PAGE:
Smith-Robbins argued that a well-designed game should in fact allow students to move through lessons more quickly. Most courses, she said, are taught in chunks that only make sense to students in retrospect. In a game, the skills are learned in a context that makes them seem less discrete and more like intuitive steps toward an explicit goal. “So you don’t have to artificially put things in groups of common topics, or by chapters in a book,” she said. “You can break them up into an order than makes sense to the learner, so they can soak them up as quickly as they can.”
Another big concern was whether the rigid rules and objectives inherent to gaming might stifle creativity in the classroom. This was a challenge Smith-Robbins said she and her co-panelists faced when running a decidedly meta pre-conference session earlier in the week, in which they made a game of teaching others how to design classroom games. “One of the hardest things that we had to confront in designing that game was that we wanted to allow the players to be extremely creative, but because we couldn’t anticipate what they could do, we couldn’t figure out how to evaluate that within the games system,” she said. The experiment was a failure.
But what if creativity was the key to winning? There are plenty of games like that — such as Pictionary, or Charades — where there is a goal, but no prescribed path toward achieving it, Smith-Robbins said. A classroom-based game might be designed such that creativity is rewarded, not stifled, she said.
Not every student or course is ideal for gaming, Smith-Robbins said, but there are plenty of courses and curriculums out there that could benefit from games — or at least some of the principles that make games so appealing. “We could certainly do with a dose of play in school, period,” she said. “I hope games can do that. But if we can get the playfulness without the games, that would be an improvement in and of itself.”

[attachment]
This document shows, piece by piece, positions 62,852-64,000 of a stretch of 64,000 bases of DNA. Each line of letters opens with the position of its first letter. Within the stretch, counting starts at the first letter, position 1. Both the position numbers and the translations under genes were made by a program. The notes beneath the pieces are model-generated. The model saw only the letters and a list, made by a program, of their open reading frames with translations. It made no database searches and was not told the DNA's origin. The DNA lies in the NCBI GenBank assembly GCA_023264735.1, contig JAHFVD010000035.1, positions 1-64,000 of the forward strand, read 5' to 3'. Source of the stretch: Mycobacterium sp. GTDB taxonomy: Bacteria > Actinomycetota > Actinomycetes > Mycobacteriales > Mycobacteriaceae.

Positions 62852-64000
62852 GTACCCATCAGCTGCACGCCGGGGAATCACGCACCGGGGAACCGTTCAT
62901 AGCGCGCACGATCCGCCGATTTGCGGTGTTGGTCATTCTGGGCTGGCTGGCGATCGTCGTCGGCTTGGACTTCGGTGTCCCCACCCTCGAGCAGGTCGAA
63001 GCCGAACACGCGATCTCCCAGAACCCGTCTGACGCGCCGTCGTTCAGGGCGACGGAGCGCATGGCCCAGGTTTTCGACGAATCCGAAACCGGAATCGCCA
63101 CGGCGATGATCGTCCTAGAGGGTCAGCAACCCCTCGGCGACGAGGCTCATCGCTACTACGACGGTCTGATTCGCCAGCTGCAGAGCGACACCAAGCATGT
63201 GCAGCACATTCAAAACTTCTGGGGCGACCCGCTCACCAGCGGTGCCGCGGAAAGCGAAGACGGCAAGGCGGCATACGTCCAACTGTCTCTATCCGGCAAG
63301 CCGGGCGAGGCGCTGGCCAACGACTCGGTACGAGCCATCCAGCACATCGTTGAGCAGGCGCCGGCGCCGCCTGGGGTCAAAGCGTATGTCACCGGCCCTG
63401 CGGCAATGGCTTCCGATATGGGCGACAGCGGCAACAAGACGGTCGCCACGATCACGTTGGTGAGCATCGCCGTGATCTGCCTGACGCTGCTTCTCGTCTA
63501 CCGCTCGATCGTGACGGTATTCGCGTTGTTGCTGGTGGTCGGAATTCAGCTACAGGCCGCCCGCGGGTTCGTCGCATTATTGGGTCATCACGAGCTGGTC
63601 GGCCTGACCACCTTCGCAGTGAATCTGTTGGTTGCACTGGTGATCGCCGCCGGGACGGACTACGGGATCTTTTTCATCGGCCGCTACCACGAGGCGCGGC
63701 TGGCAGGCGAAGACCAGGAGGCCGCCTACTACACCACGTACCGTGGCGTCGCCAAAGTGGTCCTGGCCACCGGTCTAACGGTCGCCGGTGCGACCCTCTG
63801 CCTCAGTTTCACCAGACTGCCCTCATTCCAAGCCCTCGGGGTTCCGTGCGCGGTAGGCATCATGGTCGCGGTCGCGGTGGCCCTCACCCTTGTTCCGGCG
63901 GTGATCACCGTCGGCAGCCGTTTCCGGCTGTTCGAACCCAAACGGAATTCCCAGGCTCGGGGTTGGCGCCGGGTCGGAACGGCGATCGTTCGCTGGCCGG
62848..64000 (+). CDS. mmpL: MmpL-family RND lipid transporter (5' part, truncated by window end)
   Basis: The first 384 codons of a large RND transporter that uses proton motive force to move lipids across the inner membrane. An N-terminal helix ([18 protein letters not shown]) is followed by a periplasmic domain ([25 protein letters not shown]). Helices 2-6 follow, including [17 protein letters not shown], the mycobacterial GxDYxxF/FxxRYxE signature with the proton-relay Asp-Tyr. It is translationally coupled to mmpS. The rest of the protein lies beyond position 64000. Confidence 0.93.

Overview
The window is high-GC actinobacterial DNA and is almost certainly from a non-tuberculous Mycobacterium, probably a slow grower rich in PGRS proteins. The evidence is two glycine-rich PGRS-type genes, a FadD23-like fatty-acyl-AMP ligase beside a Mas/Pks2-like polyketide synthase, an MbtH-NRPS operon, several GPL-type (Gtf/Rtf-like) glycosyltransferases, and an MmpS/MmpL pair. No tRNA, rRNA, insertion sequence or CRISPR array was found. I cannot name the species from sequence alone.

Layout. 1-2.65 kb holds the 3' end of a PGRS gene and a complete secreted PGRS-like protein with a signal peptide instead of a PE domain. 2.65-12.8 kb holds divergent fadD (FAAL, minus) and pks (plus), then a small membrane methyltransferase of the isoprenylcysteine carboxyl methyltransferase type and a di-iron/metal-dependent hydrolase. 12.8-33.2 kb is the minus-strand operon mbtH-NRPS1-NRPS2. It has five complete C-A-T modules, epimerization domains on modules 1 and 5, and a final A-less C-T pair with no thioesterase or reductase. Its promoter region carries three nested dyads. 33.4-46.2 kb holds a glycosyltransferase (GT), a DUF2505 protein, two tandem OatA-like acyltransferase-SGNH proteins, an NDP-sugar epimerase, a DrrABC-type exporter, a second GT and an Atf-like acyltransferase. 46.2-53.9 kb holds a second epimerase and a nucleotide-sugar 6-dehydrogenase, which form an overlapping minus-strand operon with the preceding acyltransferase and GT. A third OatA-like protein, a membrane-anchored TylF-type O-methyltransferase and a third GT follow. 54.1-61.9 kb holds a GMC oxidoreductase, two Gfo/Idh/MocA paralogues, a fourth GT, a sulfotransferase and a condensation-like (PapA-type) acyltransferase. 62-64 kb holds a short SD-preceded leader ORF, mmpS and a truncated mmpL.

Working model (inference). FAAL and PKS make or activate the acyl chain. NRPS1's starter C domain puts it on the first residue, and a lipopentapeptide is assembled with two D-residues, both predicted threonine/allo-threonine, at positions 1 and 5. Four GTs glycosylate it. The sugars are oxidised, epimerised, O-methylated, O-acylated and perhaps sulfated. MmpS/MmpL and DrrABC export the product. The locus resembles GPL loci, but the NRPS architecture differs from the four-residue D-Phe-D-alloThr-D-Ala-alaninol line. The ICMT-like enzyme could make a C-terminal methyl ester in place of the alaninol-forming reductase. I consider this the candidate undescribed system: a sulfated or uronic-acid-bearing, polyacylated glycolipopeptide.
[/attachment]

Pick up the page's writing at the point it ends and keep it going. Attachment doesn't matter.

For the latest technology news and opinion from Inside Higher Ed, follow @IHEtech on Twitter.
Path to Professions Rankings
|Check out Paths to Professions, featuring a ranking of the 25 universities whose graduates were top-rated by recruiters, and explore 12 different career paths that many of these graduates followed. The ranking is intended to identify the schools that are most likely to help students land a job in key careers and professionsareas that are growing, pay well and offer high levels of satisfaction. Paths to Professions also features stories and interactive tools to help high school students, college students and their parents think strategically about applying to schools and choosing a major that will give them the best chance at successful and fulfilling careers.|
When Edward B. Burger presents a math challenge to his class at Baylor University, he paces the aisles and pairs students together. "I want to hear chattering," he says. Before long, students are laughing and shouting out answers. He dashes to the chalkboard to scribble them down, creating long rows of numbers topped with running stick figures. Mr. Burger, 46, who is visiting from Williams College, keeps up a rapid-fire banter with his students, whom he calls by name. He began teaching night classes at Austin Community College at age 22, while he was working on his doctorate at the University of Texas at Austin. "What I was trying to do was to take really complex, intricate, abstract ideas of mathematics and make them come to life for these students," he says. He began encouraging students to be creative and take risks, and even bases a portion of their grades on "the quality of their failure." The article is in The Chronicle of Higher Education
October 3, 2010
Teaching Math as Narrative Drama
Matt Nager for The Chronicle
Matt Nager for The Chronicle
By Katherine Mangan
When Edward B. Burger presents a math challenge to his class at Baylor University, he paces the aisles and pairs students together. "I want to hear chattering," he says. Before long, students are laughing and shouting out answers. He dashes to the chalkboard to scribble them down, creating long rows of numbers topped with running stick figures.
Mr. Burger, 46, who is visiting from Williams College, keeps up a rapid-fire banter with his students, whom he calls by name.